40.10 Councillor Caulfield also told members that the council was committed to working with clients to ensure that they accessed all the benefits to which they were entitled. This is a priority for Housing Management, and pilot schemes around the city have proved extremely successful. The Welfare Rights team will seek to train other council teams in maximising benefit take-up and the council is also working closely on this issue with the Department of Work and Pensions and with the MacMillan cancer charity (i.e. on encouraging people with cancer to access the benefits to which they are entitled). Members noted that there might be a case for increasing resources here, as the cost benefits of maximising benefit uptake are likely to far outweigh any extra costs to the council.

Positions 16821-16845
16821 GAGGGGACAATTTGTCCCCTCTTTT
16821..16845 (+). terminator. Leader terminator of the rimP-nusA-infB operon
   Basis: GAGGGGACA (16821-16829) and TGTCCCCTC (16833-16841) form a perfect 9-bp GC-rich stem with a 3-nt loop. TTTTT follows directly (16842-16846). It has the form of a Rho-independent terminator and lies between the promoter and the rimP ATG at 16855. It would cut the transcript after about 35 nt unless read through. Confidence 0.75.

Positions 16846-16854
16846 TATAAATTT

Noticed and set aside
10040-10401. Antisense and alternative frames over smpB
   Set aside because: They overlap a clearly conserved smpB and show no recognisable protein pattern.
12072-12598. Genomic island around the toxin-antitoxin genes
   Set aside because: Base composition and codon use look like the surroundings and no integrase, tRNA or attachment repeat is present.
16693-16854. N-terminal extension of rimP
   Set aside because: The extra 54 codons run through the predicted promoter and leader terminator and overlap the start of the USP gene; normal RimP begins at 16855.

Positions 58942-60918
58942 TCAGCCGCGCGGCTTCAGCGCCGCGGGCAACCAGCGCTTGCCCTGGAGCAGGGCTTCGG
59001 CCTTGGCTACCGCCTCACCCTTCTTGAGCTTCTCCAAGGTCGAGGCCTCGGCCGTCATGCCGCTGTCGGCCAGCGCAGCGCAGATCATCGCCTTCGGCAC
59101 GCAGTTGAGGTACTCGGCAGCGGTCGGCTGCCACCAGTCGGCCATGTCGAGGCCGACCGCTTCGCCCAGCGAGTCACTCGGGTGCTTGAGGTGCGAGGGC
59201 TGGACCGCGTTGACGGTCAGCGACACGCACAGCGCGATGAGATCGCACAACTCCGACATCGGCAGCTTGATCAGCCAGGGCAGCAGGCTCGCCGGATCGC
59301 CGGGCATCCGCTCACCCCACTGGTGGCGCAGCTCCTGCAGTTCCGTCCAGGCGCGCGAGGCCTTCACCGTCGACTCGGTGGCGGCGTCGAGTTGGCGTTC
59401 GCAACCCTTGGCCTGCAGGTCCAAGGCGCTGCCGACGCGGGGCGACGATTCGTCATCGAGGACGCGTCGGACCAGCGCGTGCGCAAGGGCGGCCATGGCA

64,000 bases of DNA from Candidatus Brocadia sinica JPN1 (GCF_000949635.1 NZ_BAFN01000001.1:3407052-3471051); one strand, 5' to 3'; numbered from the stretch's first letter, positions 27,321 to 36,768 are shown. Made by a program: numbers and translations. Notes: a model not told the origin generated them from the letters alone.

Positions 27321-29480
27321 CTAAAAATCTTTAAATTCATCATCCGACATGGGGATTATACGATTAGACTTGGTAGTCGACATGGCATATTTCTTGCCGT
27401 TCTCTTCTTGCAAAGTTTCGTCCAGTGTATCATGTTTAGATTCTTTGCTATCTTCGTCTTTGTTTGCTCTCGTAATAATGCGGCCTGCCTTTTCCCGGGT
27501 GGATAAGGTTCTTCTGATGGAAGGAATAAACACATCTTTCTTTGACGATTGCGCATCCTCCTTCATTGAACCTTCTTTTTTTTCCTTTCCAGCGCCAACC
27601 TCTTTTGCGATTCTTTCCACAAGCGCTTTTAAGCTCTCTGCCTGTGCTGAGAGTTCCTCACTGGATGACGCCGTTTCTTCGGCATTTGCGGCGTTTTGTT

40.11 In response to questions regarding the ASC and housing workforce, members were told that there were no plans for redundancies in housing or LD services. In ASC there may be some redundancies, although the figures quoted in the budget strategy report represent a worse case scenario and the council will endeavour to minimise the negative impact of essential workforce re-organisation. There is no intention to make compulsory redundancies. If staff cuts are made, it is likely that they will be focused on day services and on the home care team.
40.12 Asked what percentage of the £1 million allocated to possible redundancy payments across the council had been ear-marked for ASC, Joy Hollister told members that she did not have the figures to hand but would endeavour to pass them on.